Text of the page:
Suppose we raised marginal tax rates on the highest income households from 39.6 percent to 50 percent… the increase would raise taxes by an average of $6,464 for those in the 95-99th percentiles (those with average incomes of $321,000 in 2013). Households in the top 1 percent (with average incomes of $1.571 million in 2013) would pay an additional $110,968 and those in the top 0.1 percent an additional $568,617… Now imagine that all of the revenue collected from this change was distributed evenly to the bottom 20 percent. The total revenue raised is $95.6 billion and allows each household at the bottom to have an extra $2,650 in post-tax income.
Although not directly discussing redistribution, another relevant estimate comes from David Autor in Science:
Between 1979 and 2012, the share of all household income accruing to the top percentile of U.S. households rose from 10.0% to 22.5% (8, 9). To get a sense of how much money that is, consider the conceptual experiment of redistributing the gains of the top 1% between 1979 and 2012 to the bottom 99% of households (10). How much would this redistribution raise household incomes of the bottom 99%? The answer is $7107 per household—a substantial gain, equal to 14% of the income of the median U.S. household in 2012. (I focus on the median because it reflects the earnings of the typical worker and thus excludes the earnings of the top 1%.)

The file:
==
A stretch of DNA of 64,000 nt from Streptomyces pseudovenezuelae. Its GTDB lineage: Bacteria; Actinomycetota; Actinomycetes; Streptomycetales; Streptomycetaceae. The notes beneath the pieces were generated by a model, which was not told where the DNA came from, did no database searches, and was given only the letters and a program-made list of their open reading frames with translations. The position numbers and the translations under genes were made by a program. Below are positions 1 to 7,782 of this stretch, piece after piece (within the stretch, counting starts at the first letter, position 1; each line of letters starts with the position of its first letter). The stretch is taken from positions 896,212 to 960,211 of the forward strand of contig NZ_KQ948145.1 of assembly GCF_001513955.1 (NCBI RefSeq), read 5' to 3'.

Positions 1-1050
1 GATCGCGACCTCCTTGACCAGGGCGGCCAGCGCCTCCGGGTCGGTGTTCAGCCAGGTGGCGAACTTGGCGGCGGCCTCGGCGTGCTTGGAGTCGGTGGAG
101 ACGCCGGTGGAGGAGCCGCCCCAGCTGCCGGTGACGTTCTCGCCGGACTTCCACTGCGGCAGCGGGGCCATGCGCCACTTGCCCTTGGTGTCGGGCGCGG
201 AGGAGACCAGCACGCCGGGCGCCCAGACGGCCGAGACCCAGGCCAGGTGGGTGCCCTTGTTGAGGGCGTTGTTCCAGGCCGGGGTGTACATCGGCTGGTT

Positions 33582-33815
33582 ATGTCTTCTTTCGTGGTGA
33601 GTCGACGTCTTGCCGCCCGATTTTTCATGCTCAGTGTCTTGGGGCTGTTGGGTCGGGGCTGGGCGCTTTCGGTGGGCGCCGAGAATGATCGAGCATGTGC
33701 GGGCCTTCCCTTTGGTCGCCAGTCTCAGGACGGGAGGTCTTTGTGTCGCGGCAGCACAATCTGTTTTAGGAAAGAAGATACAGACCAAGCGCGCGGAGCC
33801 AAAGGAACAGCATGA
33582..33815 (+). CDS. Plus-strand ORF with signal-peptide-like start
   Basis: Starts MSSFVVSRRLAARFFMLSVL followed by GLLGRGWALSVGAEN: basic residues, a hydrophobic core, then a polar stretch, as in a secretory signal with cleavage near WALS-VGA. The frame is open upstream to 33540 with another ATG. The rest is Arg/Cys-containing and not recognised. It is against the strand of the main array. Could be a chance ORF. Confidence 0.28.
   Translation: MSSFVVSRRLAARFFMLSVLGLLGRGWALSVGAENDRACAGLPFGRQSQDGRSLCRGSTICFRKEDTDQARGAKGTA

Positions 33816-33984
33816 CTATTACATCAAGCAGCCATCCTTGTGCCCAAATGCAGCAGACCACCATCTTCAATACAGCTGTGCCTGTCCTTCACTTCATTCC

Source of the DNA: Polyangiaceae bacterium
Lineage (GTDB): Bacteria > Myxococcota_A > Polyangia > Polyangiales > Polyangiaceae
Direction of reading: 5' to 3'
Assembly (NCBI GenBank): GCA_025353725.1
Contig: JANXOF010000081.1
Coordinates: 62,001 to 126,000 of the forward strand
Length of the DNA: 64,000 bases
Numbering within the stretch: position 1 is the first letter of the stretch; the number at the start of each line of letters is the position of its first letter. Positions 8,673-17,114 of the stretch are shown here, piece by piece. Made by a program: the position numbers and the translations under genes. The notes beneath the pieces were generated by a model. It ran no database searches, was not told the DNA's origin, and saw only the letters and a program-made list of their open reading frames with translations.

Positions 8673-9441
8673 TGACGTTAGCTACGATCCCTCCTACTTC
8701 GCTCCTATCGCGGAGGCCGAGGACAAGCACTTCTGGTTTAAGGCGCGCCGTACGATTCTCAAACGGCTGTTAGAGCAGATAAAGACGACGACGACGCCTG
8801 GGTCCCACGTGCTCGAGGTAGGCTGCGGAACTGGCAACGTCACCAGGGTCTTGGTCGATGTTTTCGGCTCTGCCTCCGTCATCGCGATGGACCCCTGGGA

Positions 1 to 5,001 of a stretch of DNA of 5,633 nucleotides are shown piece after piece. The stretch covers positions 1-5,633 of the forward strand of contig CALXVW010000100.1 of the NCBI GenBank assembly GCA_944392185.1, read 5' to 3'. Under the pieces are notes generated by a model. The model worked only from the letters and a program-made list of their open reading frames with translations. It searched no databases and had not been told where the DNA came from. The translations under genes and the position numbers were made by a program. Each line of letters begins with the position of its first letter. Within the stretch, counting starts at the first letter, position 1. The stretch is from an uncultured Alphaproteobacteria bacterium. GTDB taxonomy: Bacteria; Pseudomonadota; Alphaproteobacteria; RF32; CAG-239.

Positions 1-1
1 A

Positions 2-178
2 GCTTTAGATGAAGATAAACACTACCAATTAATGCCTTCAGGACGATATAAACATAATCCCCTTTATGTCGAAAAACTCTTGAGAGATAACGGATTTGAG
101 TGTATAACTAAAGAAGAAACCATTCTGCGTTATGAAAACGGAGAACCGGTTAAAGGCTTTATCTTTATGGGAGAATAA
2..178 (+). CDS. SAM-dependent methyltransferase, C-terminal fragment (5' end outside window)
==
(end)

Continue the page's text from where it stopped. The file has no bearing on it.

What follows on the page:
He goes on to say that, in terms of total dollars, the rise in the college wage premium has been more significant: